Always check the gate. It might be unlocked and lead somewhere interesting!

This gate was unlocked, and led to a marvelous shortcut.

In our years of urban exploring of Albuquerque on our bicycles, my collaborator and I have learned a number of guiding principles that I realized might be worth sharing.

The realization came at this gate, which of course I checked to see if it was locked. It wasn’t, which led to the discovery of a marvelous new shortcut. (Marvelous shortcuts, graded first on safety and second on interestingness, are a precious gift. They need not actually be shorter.)

This is a work in progress, but here are a few:

“Dead End” signs are an invitation

Beach Road, in Albuquerque, does in fact have an outlet.

“Dead End” and “No Outlet” signs should be viewed as an invitation.

Their placement is generally intended to inform the drivers of automobiles. Not pedestrians and bicycles. I would estimate that roughly half the time I ignore them, I find a way through.

The percentage goes up significantly on Albuquerque’s valley floor, which is spiderwebbed with irrigation and drainage ditches. Consider the delightfully named “Beach Road” in Los Duranes, a neighborhood named after an old village along the Rio Grande. My decision to ignore the “No Outlet” sign was rewarded with a gate designed to allow horses, pedestrians, and cyclists access to the Riverside Drain paralleling the Rio Grande, a delightful dirt path.

Keep an eye out for bollards

A bollard at a gap in a wall with a bicycle in the foreground and a field and houses in the distance, beyond the gap in the wall.

This is a close corollary to the above principle about “No Outlet” signs. Often the cut-throughs at the end of such streets include a space to pass, but with a bollard at the entrance to block motor vehicles. Bollards also guard other gaps in fences and walls.

Consider such bollards an invitation to see what might lie on the other side.

When feasible, take the alley

Irot’s Bird, in the alley behind Central (Route 66) in downtown Albuquerque. November, 2023, photo by John Fleck

Alleys are the most honest part of a city, the back side of things, unadorned. Or, sometimes, spectacularly adorned.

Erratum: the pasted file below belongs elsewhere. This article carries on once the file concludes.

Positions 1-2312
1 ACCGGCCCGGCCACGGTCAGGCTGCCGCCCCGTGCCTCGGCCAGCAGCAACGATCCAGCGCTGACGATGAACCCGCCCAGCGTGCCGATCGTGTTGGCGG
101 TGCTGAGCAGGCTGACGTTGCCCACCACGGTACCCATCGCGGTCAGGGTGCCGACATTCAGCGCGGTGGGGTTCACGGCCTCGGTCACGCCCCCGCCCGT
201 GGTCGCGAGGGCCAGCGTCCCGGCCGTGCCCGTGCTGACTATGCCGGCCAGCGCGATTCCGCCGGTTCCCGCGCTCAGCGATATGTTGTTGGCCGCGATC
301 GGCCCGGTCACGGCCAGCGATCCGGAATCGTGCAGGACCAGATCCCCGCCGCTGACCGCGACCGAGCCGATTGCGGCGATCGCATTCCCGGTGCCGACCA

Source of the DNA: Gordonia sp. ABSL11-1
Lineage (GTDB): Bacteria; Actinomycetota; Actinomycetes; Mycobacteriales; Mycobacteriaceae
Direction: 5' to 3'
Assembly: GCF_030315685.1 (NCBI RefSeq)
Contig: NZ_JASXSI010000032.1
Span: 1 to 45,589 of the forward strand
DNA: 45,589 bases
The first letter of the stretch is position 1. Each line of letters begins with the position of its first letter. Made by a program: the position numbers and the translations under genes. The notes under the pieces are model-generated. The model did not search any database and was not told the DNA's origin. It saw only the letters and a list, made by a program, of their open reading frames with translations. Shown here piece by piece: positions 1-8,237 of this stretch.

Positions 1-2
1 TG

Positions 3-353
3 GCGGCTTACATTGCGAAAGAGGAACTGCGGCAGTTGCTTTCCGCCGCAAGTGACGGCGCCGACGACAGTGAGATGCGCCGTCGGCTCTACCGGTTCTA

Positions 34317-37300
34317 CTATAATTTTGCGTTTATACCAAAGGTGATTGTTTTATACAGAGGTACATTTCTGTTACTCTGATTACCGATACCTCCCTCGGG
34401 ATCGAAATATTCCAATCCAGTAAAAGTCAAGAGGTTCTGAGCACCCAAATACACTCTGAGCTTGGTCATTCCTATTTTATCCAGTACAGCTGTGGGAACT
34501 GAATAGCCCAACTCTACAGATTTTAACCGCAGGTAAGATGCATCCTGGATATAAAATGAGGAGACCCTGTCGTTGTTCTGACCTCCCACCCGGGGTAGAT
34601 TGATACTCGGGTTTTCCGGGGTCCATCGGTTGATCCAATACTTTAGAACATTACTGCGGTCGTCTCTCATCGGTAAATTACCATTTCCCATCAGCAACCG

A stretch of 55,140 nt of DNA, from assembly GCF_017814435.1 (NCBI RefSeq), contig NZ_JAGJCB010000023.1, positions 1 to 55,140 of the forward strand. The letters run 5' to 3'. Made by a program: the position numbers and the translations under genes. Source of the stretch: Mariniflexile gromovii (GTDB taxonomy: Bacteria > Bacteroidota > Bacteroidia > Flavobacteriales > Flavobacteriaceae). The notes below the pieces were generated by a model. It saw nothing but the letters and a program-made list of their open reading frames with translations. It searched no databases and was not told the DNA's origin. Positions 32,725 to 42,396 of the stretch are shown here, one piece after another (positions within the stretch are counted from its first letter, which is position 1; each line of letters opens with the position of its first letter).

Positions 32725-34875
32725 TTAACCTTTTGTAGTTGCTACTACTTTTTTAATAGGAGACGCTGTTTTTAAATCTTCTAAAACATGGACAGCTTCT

“Graffiti,” Albuquerque city ordinance 11-7-1 explains, “is a form of vandalism which injures and stains Albuquerque.” This is important. In Bogota in 2011, the police killing of a graffiti artist sparked outrage, leading after several years of turmoil to a government decree allowing “responsible and artistic graffiti” in most public spaces. Which triggered deep debates within the community of the artists who made it over the meaning of “true” graffiti.

The deep notion of graffiti as an act of rebellion and place-making is beyond the scope of this blog post, but graffiti has always been at the heart of a “discourse of disorder.” It is place-making, or place-claiming, and it’s delightful, and you’ll find it in alleys. Magnificent work like Irot’s bird, but also ragged tags.

When feasible, take the alley.

Speed Humps

Yellow sign with black lettering reading "speed hump"

Always follow the speed humps

The reason they build speed humps is because cars were driving too fast. Speed humps slow them down.

These signs are thus conveying two important pieces of information.

First, it means the road goes somewhere interesting. That’s why all the cars were going that way and driving too fast, leading to neighborhood meetings and traffic engineering studies and speed hump construction.

Second, it means that what cars still use the street are now likely to be going more slowly.

No Trespassing Signs

Bicycle leaning against a "no trespassing" sign with open desert behind

Thar be dragons.

Criminal trespass consists of unlawfully entering or remaining upon the lands or property of another knowing that any consent to enter or remain has been denied or withdrawn by the person or persons lawfully in possession of the premises or after the request or demand to leave the premises by the authorized representative of the person or persons lawfully in possession of the premises.

– Albuquerque city ordinances, 12-2-3

My first genuine bicycle exploration, at perhaps age ten, involved an old orange grove barn a few blocks from my house. My friends and I packed lunches and began wandering, finding the barn empty and inviting. We climbed the wooden ladder into the loft to dine.

We were wary of being caught, and nervous about the consequences. It was thrilling.

You should of course always be wary of Albuquerque city ordinance 12-2-3 and its kin. I would never encourage urban explorers to ignore signs such as the one above, or to paint over them or shoot them.

However you respond to signs like the one above, the urban explorer must always respect “No Trespassing” signs on lands of indigenous communities. That’s the only really important rule.





One Comment

  1. I love THE ALLEYS. One is not a ture Albuquerquean if you don’t know your alleys. I live between 15th and 17th Street and Mountain Road and Central where the neighborhoods are shot through with longgg alleys. Good way to circumvent stop signs and traffic jams on 12th street when there is an accident on I-40 and all the neighborhood streets are clogged with vehicles. Take and alley. Or, when Central is shut down for a 5 K walk or the paved streets are being repaired or a storm sewer is being replaces or a film is being shot and do not enter signs are up. Take the alley.

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